Lawmakers dial Europe to make a case for sanctions on Russia

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Members of Congress are leaning on Europe to back meaningful sanctions on Russia, making personal phone calls to convince allies that the Kremlin should be punished for its incursion into Ukraine.

The members are worried about signs that Great Britain and Germany oppose deep sanctions, and say they won’t work without cross-Atlantic unity.

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“The president is very right to keep the focus on Europe, because we cannot influence Moscow on our own,” Sen. Chris Murphy (D-Conn.) told The Hill on Tuesday as he ran to make phone calls with German lawmakers.“It’s unfortunate the Europeans are not taking a stronger stand on this,” said Murphy, the chairman of a Senate Foreign Relations subcommittee on Europe.

He said the countries of Eastern Europe will be watching closely, wondering who is next.

“If Russia gets away with this, in the same way they feel they got away with the Georgia incursion [in 2008], I don’t know why other countries that are former client states of Russia would feel that they’re safe,” he said.

Congress is working on sanctions and economic aid for Ukraine in tandem with the Obama administration, and key lawmakers are having conversations with European parliamentarians to move them along.

“We are having conversations with our counterparts in Europe to also make sure that, to the extent we can, make sure we are on the same page with them, because obviously that is much more effective,” Sen. Bob Corker (Tenn.), the top Republican on the Senate Foreign Relations Committee, told CNN.

He said the Senate could mark up legislation as early as next Tuesday.

House Foreign Affairs Committee Chairman Ed Royce (R-Calif.) also urged a “united front.”

“We have got to work and lead with 

Europe in order to really create a united front, because if this thing gets further out of hand ... you can end up with a civil insurrection across the Ukraine,” he told CNN on Tuesday.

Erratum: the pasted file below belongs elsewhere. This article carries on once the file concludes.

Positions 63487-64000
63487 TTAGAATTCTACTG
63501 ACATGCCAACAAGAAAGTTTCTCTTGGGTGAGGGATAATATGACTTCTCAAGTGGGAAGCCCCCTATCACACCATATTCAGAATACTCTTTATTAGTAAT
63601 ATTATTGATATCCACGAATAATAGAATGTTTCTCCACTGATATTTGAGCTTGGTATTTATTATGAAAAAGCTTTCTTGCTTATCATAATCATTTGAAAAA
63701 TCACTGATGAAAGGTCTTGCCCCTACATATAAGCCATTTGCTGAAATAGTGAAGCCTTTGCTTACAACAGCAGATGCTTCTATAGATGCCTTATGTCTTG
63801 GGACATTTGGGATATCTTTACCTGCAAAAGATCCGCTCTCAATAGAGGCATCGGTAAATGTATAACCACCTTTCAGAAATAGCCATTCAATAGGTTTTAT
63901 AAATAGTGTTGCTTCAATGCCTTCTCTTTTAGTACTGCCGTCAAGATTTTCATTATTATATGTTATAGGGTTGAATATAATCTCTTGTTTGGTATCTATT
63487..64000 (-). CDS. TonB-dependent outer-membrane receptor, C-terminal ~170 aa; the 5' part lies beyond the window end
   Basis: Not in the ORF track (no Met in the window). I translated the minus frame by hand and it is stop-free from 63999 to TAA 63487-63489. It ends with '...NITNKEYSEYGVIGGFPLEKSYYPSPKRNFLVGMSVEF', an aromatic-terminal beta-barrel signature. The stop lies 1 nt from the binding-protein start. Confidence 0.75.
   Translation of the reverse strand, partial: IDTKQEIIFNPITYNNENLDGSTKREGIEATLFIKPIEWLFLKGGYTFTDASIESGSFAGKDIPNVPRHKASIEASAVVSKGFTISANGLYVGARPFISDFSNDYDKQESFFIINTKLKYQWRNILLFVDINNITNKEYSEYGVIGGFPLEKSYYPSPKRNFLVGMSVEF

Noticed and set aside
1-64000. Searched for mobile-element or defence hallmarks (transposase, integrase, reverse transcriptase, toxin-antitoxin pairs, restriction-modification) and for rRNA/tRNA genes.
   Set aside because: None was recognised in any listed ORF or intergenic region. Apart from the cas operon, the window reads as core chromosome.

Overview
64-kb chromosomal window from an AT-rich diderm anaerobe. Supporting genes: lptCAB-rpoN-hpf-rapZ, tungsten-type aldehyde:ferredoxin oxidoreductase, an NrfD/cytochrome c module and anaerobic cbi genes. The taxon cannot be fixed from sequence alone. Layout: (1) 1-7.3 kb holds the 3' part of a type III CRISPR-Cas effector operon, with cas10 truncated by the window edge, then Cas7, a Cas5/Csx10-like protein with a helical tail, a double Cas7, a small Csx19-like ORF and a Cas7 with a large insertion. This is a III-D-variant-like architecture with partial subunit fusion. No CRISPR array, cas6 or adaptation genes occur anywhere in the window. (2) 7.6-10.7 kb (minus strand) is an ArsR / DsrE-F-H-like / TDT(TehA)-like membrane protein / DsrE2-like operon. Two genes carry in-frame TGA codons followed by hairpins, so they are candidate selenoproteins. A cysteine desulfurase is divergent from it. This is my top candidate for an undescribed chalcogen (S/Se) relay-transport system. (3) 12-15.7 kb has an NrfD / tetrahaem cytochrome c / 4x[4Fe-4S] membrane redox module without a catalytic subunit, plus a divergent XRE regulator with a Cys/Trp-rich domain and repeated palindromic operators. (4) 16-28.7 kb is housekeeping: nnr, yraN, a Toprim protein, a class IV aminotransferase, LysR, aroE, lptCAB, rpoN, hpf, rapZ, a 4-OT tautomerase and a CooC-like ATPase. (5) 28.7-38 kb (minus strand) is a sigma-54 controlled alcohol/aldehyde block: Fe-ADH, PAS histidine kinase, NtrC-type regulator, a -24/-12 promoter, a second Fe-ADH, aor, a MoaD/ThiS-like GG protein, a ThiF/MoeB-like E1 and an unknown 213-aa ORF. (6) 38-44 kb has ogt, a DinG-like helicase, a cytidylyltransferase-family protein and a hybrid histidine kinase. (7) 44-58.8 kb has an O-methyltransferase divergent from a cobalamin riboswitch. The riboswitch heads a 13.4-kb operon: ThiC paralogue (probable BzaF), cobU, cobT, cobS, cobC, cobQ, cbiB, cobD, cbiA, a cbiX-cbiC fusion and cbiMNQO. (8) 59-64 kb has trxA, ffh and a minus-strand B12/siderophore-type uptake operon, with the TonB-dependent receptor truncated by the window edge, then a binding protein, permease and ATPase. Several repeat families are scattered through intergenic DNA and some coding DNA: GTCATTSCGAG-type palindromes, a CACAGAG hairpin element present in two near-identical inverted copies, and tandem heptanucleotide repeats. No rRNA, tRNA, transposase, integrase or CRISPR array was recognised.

President Obama is also hitting the phones.

“I’ll be making additional calls today to some of our key foreign partners,” Obama said Tuesday, “and I suspect I’ll be doing that all week and through the weekend.”

Tension between the United States and Europe over Russia is nothing new.

The U.S. was critical of European leaders for failing to convince ousted President Viktor Yanukovych to turn westward instead of siding with Russia after protests broke out over his decision to abandon a trade pact with the European Union late last year.

In a leaked phone call with the U.S. ambassador to Ukraine, the State Department’s top Europe official, Victoria Nuland, expressed that growing sense of frustration with her unguarded “F--k the EU” remarks.

European economic engine Germany, which relies on Russia for three-quarters of its oil and gas imports, has balked at proposals to hammer Russia with sanctions. And Great Britain is floating a proposal that wouldn’t close off London’s financial center to Russian oligarchs’ billions, according to government documents photographed in Downing Street, the site of the prime minister’s office.

Some experts doubt Europe will join the effort.

“It is unlikely that the U.S. will get broad-based European support for the sanctions,” said Daniel Drezner, a senior fellow at the Brookings Institution. “The U.K. is going to be reluctant to impose financial sanctions because there’s a lot of Russian money flowing through London, and it looks like in the case of Germany, [Chancellor Angela] Merkel isn’t so much against sanctions in principle, but against sanctions right now.”

While Drezner argued that sanctions won’t get Russia out of Crimea, some argue the discussion creates pressure on the Kremlin to rethink its aggressive stance.

“I don’t believe any U.S. sanctions would be unilateral, because I don’t really think we’ll impose them unless Russia does something even more egregious, in which case the Europeans will likely be with us,” said Michael O’Hanlon, the director of research for Brookings Institution’s foreign policy program. “There is no harm, however, in beginning the conversation and debate about whether to apply them, because that is a necessary first step, which sends a warning shot to the Kremlin.”

The Obama administration remains confident it can get Europe on board.

“I come here today at the instruction of President Obama to make it absolutely clear the United States of America would prefer to see this de-escalate,” Secretary of State John Kerry said after meeting with Ukraine’s new interim government in Kiev. “But if Russia does not choose to de-escalate, if it is not willing to work directly with the government of Ukraine as we hope they will be, then our partners will have absolutely no choice but to join us and continue to expand upon steps we have taken in recent days in order to isolate Russia politically, diplomatically and economically.”

Others have all but given up on Europe.

“I think it’s very unlikely” that Europe will join a sanctions push, Sen. John McCain (R-Ariz.) told The Hill. “It’s a sad state of affairs.”

Justin Sink and Rebecca Shabad contributed.

 

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